Direct Answers – Column for the week of April 21, 2003
I hope you can talk me out of this bad feeling. I watched the Michael Jackson program where he was talking about how he was treated by his father. I had hushed the bad memories to the back of my head, but this program brought them flooding back.
I was brought up in Ireland with a mother and father. All I remember of my childhood was my mother beating me for nothing. I was beaten three or four times a week with a hurley stick, but she was so nice to everyone no one would have believed the terror we lived in.
I had to get my brothers and sisters out to school while she stayed in bed. If I did not leave the kitchen spotless before I went to school, I got a beating when I came home for lunch. We had tiled floors, and at the weekend she would hand me a box of Brillo soap pads and tell me to scrub. If I missed one tile, I got a beating.
We were never loved, kissed, or cuddled as kids, and never a nice word spoken. My father left home when I was 17, and so did I. My mother lives with my sister, and I see her Christmas. She never has anything to say to me. My sister said if she talks to my mother about the past, she says she does not remember.
Now in my fifties, I feel I wasted my life away living in a shell I built around myself. I have been with the same man for 25 years now and find it hard to talk about my feelings. I have a few close friends, but they don’t know about my childhood.
I don’t think you can help me, but just putting pen to paper helps.
Brigid, spending Christmas with your mother must be like spending Christmas with the assailant who battered you, stole your purse, and was never punished. Just laying eyes on her hurts you. You had to mother yourself and that is very difficult, but be grateful for the shell you created. It allowed you to survive.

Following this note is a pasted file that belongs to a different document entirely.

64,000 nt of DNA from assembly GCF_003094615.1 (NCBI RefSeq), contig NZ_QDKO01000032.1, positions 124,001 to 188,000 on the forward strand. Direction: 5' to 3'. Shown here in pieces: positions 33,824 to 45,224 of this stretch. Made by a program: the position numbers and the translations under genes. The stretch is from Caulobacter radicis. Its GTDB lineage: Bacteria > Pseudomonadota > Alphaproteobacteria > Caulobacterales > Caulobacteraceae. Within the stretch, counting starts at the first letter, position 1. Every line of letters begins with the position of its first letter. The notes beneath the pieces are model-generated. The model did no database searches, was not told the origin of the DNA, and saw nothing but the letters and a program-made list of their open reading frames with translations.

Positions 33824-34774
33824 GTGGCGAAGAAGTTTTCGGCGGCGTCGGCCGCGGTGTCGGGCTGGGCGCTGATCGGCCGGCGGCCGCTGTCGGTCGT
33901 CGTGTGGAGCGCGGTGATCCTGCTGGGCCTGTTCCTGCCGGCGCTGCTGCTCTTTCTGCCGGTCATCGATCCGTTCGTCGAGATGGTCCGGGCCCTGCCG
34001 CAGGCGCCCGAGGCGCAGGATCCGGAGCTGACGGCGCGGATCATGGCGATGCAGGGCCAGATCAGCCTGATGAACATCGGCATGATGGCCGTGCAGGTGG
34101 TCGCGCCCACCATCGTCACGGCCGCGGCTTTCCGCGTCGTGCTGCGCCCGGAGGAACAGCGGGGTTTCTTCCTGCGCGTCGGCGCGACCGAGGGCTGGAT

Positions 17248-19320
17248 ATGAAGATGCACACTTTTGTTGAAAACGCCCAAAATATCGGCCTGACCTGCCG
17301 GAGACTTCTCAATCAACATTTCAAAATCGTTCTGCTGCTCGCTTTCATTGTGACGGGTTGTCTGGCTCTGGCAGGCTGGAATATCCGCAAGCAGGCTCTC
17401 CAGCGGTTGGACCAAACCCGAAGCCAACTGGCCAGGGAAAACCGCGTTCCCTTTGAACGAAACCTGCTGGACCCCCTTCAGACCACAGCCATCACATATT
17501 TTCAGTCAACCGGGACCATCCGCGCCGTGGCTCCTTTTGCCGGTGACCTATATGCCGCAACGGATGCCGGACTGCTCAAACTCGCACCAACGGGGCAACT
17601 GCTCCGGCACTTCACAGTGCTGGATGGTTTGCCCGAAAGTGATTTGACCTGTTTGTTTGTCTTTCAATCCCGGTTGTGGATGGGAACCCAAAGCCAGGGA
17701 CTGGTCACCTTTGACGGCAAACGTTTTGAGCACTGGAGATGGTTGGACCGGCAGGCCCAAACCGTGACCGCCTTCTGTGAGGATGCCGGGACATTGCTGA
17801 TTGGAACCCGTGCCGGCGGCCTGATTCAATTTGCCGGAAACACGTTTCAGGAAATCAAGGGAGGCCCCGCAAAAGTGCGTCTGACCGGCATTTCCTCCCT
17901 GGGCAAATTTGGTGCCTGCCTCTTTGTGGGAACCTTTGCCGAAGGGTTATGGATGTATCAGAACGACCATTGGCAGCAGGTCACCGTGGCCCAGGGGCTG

If you tell your close friends, it will give you even more release than writing this letter. It will be hard for you to tell, and hard for them to listen. It was hard for us to hear your story, and we barely know you. But telling them is the place to begin.
Telling your friends will allow you and them to be more honest in general conversation. It will help them not to make comments which may unintentionally hurt you, or to ask what you are giving your mother for Christmas. You may, however, have to discourage them from heading to Ireland with a hurley stick.
This may seem like a silly question, but I am curious how common this scenario is. I signed a onerous and mean-spirited divorce decree without legal representation because my ex-wife said the divorce was just symbolic. It was to give closure to a bad marriage, and we were going to start over.
After the divorce was real, final, and contained things I never agreed to, I am paying more than 00 per month in cash and prizes. Have you heard of this before?
Ramsey, at the risk of stating the obvious, divorce is the final legal disconnection of a union. It is not done to restart a relationship. You could have symbolically burned a piece of paper, gotten new wedding rings, or begun “dating” each other again. But she had another plan in mind.
Who gets involved in one-sided divorces? The good person, the trusting person, the one who wants to believe. Perhaps a good attorney can get a more equitable settlement. Perhaps not. But we have heard your story before. It is the consequence of being a trusting person.
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